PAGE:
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An Ecology of New Life

2021-10-13 | Liz Walz, ASP - Executive Director

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Sister Elizabeth pausing in the hallway outside my office door caught my attention as I stood, talking on the phone with I don’t remember who about I don’t remember what. Silently, speaking with our eyes, we agreed I would find her in the Convent when I was free. A few moments later, I discovered her with Annette, Deb, and Trisha outside in the courtyard between the Convent and the Guest Wing, circling a fallen tree. The old, knotted apple full of character with still upraised arms had died a couple years ago and was now resting, held aloft by an elbow branch, the roots that had kept it fast over the years now rotted and gone. The suet feeder managed to make the adjustment and hung suspended from another branch, waiting to welcome and nourish the birds (and a few determined and acrobatic squirrels).

We voiced a range of perspectives, seeing simply a dead tree, seeing deeper beauty, the inevitable passing of time, the closing of a chapter; change comes naturally although it is not always welcome. As we gazed, the fallen tree became an icon – a window revealing the invisible, the sacred. Thomas Merton said, “A tree gives glory to God by being a tree.” Even in death. Of all the trees that have ever lived on Earth, no two are exactly alike. Such abundant diversity granted generously by our Creator God is paradoxically awe-inspiring and humbling. In this simple, single, fallen tree is the entire Paschal Mystery, which is also happening all around us, all the time – the suffering, dying, and rising of new life brought into existence by the will of the One Who Calls.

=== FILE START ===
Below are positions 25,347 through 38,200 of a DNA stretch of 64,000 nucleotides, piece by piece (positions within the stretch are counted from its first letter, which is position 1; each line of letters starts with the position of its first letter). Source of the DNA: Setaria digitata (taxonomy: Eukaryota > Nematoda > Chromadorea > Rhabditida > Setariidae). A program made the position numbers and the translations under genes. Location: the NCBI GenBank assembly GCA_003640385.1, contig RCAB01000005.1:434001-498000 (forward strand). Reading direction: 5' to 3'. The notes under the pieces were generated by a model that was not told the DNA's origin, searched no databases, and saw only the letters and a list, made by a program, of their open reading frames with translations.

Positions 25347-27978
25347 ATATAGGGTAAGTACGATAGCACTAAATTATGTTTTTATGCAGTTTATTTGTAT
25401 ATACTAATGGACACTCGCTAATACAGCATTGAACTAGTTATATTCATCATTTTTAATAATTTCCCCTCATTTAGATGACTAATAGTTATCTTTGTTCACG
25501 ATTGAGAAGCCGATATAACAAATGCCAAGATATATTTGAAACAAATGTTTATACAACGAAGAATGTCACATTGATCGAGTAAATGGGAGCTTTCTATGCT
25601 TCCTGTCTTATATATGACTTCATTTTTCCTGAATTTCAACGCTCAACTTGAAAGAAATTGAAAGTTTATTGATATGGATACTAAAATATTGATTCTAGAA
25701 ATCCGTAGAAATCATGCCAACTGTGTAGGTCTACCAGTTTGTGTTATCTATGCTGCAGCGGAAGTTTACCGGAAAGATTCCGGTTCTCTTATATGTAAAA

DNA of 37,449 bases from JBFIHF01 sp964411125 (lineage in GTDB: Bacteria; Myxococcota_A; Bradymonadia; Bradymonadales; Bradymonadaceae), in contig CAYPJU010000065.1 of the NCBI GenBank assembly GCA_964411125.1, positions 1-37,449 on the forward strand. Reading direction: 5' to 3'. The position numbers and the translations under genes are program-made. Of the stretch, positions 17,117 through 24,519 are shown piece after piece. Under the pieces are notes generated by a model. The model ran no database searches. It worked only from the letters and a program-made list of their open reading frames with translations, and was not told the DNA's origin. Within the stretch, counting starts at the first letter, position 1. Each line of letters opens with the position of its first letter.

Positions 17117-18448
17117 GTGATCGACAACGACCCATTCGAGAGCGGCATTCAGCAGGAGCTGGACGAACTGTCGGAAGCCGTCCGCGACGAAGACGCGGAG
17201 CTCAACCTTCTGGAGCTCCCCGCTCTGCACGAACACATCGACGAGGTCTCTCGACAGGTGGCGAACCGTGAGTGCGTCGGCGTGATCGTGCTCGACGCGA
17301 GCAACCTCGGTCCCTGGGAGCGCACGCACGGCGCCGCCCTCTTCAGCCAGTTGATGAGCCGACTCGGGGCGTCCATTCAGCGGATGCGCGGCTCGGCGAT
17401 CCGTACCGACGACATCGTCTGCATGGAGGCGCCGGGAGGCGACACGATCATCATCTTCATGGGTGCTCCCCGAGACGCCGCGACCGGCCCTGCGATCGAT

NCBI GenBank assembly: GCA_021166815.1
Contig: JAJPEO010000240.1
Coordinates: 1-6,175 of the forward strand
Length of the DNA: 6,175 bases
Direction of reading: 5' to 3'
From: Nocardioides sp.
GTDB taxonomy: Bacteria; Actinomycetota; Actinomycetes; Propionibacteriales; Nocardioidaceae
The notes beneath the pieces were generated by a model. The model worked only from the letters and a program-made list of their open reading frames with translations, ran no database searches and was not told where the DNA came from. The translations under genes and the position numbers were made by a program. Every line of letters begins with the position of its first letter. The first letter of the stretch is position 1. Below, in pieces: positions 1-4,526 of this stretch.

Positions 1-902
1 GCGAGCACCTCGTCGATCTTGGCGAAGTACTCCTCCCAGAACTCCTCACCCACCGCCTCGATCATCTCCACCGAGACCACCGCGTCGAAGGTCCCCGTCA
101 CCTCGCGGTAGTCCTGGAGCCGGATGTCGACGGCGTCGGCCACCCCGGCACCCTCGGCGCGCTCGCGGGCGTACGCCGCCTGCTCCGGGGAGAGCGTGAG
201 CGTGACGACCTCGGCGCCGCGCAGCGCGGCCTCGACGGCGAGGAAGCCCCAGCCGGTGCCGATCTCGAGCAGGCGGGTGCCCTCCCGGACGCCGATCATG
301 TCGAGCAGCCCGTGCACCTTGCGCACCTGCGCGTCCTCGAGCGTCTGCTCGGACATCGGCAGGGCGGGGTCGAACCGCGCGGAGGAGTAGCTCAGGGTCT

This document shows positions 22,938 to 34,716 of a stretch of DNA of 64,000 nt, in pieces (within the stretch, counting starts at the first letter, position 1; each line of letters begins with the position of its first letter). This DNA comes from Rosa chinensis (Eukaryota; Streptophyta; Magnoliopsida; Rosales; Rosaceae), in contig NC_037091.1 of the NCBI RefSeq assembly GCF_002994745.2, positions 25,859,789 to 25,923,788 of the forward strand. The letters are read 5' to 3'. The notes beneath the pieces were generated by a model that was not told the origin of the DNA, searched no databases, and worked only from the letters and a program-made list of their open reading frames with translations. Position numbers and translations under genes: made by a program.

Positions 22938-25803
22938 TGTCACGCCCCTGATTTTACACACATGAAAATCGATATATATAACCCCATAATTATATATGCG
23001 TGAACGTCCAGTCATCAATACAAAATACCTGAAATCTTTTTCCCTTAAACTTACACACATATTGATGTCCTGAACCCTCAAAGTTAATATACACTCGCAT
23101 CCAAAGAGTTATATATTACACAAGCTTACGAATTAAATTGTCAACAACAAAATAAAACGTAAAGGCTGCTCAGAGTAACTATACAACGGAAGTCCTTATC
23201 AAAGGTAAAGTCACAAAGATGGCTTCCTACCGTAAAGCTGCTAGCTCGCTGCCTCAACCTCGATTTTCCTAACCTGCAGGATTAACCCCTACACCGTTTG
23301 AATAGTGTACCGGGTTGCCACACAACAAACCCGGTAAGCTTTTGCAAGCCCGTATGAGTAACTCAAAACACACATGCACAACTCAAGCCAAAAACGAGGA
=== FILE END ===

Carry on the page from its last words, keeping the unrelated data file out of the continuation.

This past Saturday, in the Carriage House, the Sisters of Providence Ministry Corporation (SPMC) held its inaugural all ministries gathering. Executive Directors with Trustees from the Boards of Providence Ministries for the Needy, Providence Place and Mary’s Meadow, and Genesis gathered with the Board members of the SPMC for a day of inspiration, history and legacy-sharing, and storytelling. To a person, we marveled at the history of the Sisters of Providence of Holyoke, the array of ministries over the past 146 years that were established, grew to fruition, and brought to a close or transitioned to new leadership in their own time, making way for the next iteration of Providence.

Sr. Kathleen and Sr. Caritas told us, the Sisters always paid attention to the needs of the community in determining their priorities and projects, trusting the funding would work itself out. Allowing Providence to move through them, the Sisters of Providence attended to neglected and forgotten populations, manifesting hope and healing in areas that no one else was addressing. The needs of the community, and of Earth Community, will continue to focus the attention of the laity who will carry forward the work when the Sisters are gone. Gratefully, we graft ourselves onto the guiding charism of the twenty-two Sisters of Providence still with us, soaking in their determination, vision, compassion, and Gospel values.

Let us never rest in the review of what we may have done, but rather press forward to what remains still to be accomplished.” - Mother Mary of Providence

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Try living one day without any unhealthy thoughts. It may be very difficult, but try another day, until it becomes habitual, and life will move in the direction of becoming healthy, vital, and alive.
- Norman Vincent Peale